Shelly R. Fredman interviewed Zinn for Tikkun, the progressive Jewish magazine. An excerpt:
[Tikkun editor Rabbi Michael] Lerner also claims that the parts of our cultural heritage that embody elements of hope are dismissed as naïve, with little to teach us. You must have had your own bouts with critics who see your vision as naïve. How do you address them?Hey, one of wmtc's faithful readers was at that conference in Austin! (Hi Dean!)
HZ: It's true that any talk of hope is dismissed as naive, but that's because we tend to look at the surface of things at any given time. And the surface almost always looks grim. The charge of naïvete also comes from a loss of historical perspective. History shows that what is considered naïve in one decade becomes reality in another.
How much hope was there for black people in the South in the fifties? At the start of the Vietnam War, anyone who thought the monster war machine could be stopped seemed naive. When I was in South Africa in 1982, and apartheid was fully entrenched, it seemed naive to think that it would be dissolved and even more naive to think that Mandela would become president. But in all those cases, anyone looking under the surface would have seen currents of potential change bubbling and growing.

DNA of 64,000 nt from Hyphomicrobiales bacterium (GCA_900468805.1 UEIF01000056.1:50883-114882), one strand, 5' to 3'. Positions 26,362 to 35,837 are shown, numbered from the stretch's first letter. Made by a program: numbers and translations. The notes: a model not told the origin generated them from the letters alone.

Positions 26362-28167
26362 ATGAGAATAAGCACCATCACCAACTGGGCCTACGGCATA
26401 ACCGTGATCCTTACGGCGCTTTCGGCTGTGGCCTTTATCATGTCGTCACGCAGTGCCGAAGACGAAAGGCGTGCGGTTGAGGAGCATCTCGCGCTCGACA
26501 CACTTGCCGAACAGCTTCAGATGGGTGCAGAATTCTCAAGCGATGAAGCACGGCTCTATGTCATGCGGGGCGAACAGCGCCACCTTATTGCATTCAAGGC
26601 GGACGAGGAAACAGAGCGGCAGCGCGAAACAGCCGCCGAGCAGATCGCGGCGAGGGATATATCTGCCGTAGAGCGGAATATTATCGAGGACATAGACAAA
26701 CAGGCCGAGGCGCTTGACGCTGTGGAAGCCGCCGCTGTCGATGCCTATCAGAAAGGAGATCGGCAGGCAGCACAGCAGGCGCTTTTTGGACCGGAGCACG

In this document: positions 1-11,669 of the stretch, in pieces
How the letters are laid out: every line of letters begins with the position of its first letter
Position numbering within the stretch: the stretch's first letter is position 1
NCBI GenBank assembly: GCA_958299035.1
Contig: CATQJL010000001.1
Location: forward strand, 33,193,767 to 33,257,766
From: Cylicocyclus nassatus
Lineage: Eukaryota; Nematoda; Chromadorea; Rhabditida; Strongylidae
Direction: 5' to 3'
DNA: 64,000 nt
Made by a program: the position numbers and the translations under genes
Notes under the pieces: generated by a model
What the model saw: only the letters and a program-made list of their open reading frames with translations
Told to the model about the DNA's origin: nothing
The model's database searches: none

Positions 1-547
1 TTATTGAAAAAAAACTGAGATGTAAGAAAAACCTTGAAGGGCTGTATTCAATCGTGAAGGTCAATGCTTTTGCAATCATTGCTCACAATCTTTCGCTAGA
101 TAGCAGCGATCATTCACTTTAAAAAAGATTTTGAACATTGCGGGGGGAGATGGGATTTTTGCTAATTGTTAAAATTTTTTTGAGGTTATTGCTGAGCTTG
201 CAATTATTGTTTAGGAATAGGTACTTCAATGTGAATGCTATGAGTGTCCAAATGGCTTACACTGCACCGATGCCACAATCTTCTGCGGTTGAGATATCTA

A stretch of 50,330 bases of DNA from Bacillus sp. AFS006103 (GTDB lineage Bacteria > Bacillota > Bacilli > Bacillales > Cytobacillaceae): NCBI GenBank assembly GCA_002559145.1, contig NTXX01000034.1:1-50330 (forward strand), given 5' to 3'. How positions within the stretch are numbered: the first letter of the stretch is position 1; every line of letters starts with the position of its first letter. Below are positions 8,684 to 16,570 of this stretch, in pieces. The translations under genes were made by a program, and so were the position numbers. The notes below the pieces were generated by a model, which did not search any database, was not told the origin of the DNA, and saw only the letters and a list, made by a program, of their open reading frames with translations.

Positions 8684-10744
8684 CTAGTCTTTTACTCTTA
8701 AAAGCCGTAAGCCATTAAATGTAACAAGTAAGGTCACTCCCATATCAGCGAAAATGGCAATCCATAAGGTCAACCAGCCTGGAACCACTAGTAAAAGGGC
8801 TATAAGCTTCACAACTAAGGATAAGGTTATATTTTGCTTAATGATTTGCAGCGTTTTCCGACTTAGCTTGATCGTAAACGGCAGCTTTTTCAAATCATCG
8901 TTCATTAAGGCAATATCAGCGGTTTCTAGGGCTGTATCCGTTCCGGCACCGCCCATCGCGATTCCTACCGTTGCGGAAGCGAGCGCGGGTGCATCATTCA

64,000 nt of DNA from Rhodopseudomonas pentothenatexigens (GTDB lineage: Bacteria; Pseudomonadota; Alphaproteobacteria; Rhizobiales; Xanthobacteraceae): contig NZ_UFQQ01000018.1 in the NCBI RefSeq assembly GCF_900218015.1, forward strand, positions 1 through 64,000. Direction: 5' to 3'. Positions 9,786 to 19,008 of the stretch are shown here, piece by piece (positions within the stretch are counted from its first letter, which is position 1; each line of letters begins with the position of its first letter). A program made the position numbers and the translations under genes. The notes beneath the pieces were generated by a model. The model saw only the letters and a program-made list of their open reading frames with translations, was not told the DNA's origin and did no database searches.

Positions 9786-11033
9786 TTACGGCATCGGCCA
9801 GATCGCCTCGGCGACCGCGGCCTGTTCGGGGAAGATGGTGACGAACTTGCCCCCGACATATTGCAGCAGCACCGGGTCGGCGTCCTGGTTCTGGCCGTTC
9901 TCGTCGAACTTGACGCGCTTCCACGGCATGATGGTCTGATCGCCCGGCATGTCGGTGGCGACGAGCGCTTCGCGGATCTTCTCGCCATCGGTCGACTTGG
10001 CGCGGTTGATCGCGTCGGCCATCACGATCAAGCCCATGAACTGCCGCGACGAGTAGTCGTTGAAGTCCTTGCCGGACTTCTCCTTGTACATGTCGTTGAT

Has the Left responded adequately to the kind of fascism we see coming from Bush's people? Street protests seem to be ineffective; it’s sometimes disheartening.
HZ: The responses are never adequate, until they build and build and something changes. People very often think that there must be some magical tactic, beyond the traditional ones — protests, demonstrations, vigils, civil disobedience — but there is no magical panacea, only persistence in continuing and escalating the usual tactics of protest and resistance. The end of the Vietnam War did not come because the Left suddenly did something new and dramatic, but because all of the actions built up over time.
If you listen to the media, you get no sense of what's happening. I speak to groups of people in different parts of the country. I was in Austin, Texas recently and a thousand people showed up. I believe people are basically decent, they just lack information.
If you're interested in sampling Howard Zinn, but are intimidated by A People's History of the United States, I heartily recommend his brief and inspiring memoir, You Can't Be Neutral On A Moving Train. I wrote about it here, and quoted from it prodigiously in the days prior to that post.
[While searching for that old post, I noticed this one, written after receiving a fundraising solicitation from the Democrats immediately following the election. I was angry.]
Anyway, read Fredman's interview with Zinn at Tikkun or AlterNet. Thanks to Redsock for sending it to me.